Mon, Jan 23, 2017 at noon:
Decline of cash assistance and child well-being, Luke Shaefer
Jamie Jones (Department of Anthropological Sciences, Stanford University)
10/13/2008, at noon in room 6050 ISR-Thompson.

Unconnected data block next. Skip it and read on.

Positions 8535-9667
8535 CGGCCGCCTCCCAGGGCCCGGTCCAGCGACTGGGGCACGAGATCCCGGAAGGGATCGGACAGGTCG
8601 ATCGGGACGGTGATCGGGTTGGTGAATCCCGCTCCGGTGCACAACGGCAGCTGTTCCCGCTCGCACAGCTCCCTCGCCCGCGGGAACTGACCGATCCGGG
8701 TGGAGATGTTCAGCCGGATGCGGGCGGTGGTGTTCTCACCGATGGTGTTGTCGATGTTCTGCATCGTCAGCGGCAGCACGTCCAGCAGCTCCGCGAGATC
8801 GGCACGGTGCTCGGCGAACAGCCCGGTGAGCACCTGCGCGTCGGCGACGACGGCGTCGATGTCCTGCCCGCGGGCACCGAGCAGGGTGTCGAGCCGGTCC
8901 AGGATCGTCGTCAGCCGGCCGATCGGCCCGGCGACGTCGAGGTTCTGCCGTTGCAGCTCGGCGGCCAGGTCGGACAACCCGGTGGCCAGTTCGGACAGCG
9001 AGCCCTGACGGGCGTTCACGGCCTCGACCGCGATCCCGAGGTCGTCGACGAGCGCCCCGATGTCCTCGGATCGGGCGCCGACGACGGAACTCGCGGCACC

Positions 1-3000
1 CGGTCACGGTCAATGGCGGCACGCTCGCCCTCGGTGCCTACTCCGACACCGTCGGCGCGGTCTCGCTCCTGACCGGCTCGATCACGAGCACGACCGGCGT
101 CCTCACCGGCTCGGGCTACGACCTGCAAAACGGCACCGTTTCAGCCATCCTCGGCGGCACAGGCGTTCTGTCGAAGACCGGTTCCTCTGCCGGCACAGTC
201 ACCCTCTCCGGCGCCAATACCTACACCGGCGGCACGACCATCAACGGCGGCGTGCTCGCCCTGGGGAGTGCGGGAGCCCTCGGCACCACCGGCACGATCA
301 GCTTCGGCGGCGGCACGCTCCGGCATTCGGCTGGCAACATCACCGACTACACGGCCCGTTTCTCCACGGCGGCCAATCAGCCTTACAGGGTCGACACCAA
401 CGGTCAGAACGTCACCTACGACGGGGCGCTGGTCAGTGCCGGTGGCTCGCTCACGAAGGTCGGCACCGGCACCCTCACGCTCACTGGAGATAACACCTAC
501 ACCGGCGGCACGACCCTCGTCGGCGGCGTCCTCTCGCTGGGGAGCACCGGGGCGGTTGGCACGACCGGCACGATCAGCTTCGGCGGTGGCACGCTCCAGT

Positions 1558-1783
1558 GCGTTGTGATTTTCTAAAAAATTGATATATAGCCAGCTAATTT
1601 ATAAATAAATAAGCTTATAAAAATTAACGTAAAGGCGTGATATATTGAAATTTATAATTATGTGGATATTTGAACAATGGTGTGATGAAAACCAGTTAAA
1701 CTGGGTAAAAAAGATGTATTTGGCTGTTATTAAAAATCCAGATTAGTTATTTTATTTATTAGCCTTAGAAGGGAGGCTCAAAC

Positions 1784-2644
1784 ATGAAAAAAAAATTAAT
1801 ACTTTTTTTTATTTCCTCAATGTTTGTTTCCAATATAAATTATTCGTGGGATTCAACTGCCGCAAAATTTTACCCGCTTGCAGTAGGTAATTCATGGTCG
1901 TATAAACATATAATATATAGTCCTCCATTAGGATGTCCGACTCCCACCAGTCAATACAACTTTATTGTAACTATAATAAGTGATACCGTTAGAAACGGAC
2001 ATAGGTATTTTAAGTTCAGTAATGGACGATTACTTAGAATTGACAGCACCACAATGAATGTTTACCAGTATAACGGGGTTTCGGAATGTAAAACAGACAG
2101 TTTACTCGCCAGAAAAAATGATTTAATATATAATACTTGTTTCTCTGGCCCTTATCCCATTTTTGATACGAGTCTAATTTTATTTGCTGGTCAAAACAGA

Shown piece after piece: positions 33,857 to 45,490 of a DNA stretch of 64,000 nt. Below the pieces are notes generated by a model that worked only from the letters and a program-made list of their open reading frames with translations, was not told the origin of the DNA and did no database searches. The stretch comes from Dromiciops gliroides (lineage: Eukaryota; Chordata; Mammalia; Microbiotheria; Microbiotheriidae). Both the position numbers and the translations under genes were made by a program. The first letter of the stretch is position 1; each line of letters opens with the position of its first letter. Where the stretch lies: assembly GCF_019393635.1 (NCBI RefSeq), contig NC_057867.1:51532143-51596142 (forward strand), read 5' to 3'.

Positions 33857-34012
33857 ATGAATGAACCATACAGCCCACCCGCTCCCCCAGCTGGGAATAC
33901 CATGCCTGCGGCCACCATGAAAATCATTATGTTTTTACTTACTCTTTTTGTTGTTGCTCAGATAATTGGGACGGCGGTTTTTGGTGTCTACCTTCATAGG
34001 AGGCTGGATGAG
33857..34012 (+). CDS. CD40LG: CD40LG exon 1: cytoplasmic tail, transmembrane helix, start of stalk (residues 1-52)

Evolutionary models for reproductive decision-making have not fared well in explaining fertility transitions. Such models typically make the implicit assumption that all births are substitutable, however, this is only true under extremely restrictive demographic circumstances. We develop a method for measuring the marginal value of fertility based on an extension of the Leslie matrix to individual birth histories. The cumulative fitness function with parity is concave, indicating diminishing marginal returns to higher-order births. From this, we predict that women should be risk-averse decision-makers if a birth jeopardizes the well-being of existing children. We investigate the predictions of this model using a large historical database from 19th and early 20th century Utah. Employing discrete event analysis, we show that birth intervals increase in this natural-fertility population during economic crises. Furthermore, the changes in birth interval length follow from the predictions of our model of decreasing marginal value of fertility.